One of the interesting side-effects of the disintegration of traditional music distribution models has been watching how it influences the evolution of artists and genres. Take the case of the broad swath of projects operating in the post-witch house milieu; bands rapidly evolving via DIY and self-release, and finding infinite possibility to grow in the vacuum left by the collapse of the music industry. It’s that environment that allows releases like Mahr’s Her Embrace to exist, a remix album that plays more as an artist release and serves as a document both of her own abilities and those of her contemporaries.
A collection of the Pale Noir label boss’ remixes for other projects, Her Embrace showcases a range of artists and ideas, each draped in Mahr’s own specific aesthetic. Her work favours the spacey, reverbed corners of witchy music, icy consistency and deep-sea basses and pads floating together with a kind of boreal grace, never rushed. As a formula it can be applied to a variety of styles with even results, stripping away melody and structure in a way that creates cohesion between songs that might not have had much in common to begin with. An electro-infused bit of creep like Silver Strain’s “Transmission 333” has little to do with the organic grandeur of ∆AIMON’s “Evil Eye”, but here both are rendered glacial slabs of pure texture, severed from their original form and remade as digital dream-logic versions of themselves.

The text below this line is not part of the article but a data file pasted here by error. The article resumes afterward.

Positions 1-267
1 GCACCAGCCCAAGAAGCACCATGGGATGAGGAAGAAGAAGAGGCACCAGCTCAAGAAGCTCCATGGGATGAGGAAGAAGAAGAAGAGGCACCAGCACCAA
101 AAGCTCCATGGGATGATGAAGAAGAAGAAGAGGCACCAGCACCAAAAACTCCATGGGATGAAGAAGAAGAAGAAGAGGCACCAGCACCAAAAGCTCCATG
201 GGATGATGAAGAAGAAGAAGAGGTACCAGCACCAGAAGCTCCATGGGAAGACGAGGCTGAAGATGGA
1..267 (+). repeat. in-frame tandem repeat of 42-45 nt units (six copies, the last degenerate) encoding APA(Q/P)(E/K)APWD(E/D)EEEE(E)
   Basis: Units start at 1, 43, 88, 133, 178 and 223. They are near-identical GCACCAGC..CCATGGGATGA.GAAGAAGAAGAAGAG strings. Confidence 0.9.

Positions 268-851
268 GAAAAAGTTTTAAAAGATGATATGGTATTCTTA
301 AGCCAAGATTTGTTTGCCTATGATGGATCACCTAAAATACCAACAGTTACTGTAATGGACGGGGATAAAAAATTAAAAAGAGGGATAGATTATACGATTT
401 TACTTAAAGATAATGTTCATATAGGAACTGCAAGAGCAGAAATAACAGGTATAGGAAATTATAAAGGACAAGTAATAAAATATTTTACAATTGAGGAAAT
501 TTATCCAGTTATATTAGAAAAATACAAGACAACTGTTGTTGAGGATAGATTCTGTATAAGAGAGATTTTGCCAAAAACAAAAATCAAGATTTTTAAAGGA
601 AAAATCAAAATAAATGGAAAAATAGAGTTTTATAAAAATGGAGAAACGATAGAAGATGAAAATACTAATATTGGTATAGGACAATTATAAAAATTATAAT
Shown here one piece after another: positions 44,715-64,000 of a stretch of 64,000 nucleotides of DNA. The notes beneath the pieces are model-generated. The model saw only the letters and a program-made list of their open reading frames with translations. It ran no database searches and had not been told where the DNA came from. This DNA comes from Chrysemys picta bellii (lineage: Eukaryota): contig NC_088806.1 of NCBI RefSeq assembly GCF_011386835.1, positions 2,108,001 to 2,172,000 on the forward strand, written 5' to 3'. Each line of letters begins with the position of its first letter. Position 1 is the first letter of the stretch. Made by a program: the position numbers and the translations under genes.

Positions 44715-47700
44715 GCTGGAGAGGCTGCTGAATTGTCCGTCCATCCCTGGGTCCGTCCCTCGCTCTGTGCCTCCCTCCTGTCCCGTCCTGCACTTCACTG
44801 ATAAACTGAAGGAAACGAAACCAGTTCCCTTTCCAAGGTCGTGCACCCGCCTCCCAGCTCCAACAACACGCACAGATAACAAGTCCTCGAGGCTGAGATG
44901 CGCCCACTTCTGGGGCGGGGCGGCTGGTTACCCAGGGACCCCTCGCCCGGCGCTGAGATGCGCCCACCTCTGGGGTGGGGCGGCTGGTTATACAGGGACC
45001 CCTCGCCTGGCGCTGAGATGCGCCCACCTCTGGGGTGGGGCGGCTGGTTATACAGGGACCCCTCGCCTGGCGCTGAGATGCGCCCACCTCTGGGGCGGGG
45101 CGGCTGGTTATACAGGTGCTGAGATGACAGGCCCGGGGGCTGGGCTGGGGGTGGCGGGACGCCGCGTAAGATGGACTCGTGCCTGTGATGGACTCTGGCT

The flip of any recognizable formula is of course its homogenizing effect, and while Her Embrace certainly has a sameness to it from beginning to end, there’s also a comfort to be found in that consistency. I found the best way to listen to it was to load it into iTunes, set crossfade to about 10 seconds or so and hit shuffle; divorced from an absolute framework, elements like the crackling digital distortion on the mix of LAKE R▲DIO’s “Every Little Thing” or the from-a-distance yelps on the “Mahr’s Telephone mix” of Mushy’s “My All Secrets” become highlighted, surfacing from obscurity for a moment in the light, then being drawn back under. It makes for a less focused but more immersive listening experience, something I can imagine Mahr appreciates the value of considering her bio’s focus on stimulating the subconscious via music.
Much like Distorted Memory’s excellent Temple of the Black Star, I like the curatorial aspect of Her Embrace a lot, the notion that an artist can make music while also speaking to a movement of some like-minded creators is appealing. That lends it some additional value to music nerds like us, a useful archive of ideas and sounds from a particular moment in time. Its impassive, distant air might put some folks off, but it’s sounding pretty good to me right now, a pleasant if very specific and moody soundtrack for a dark, rainy night.
Her Embrace is available as a free download from Bandcamp.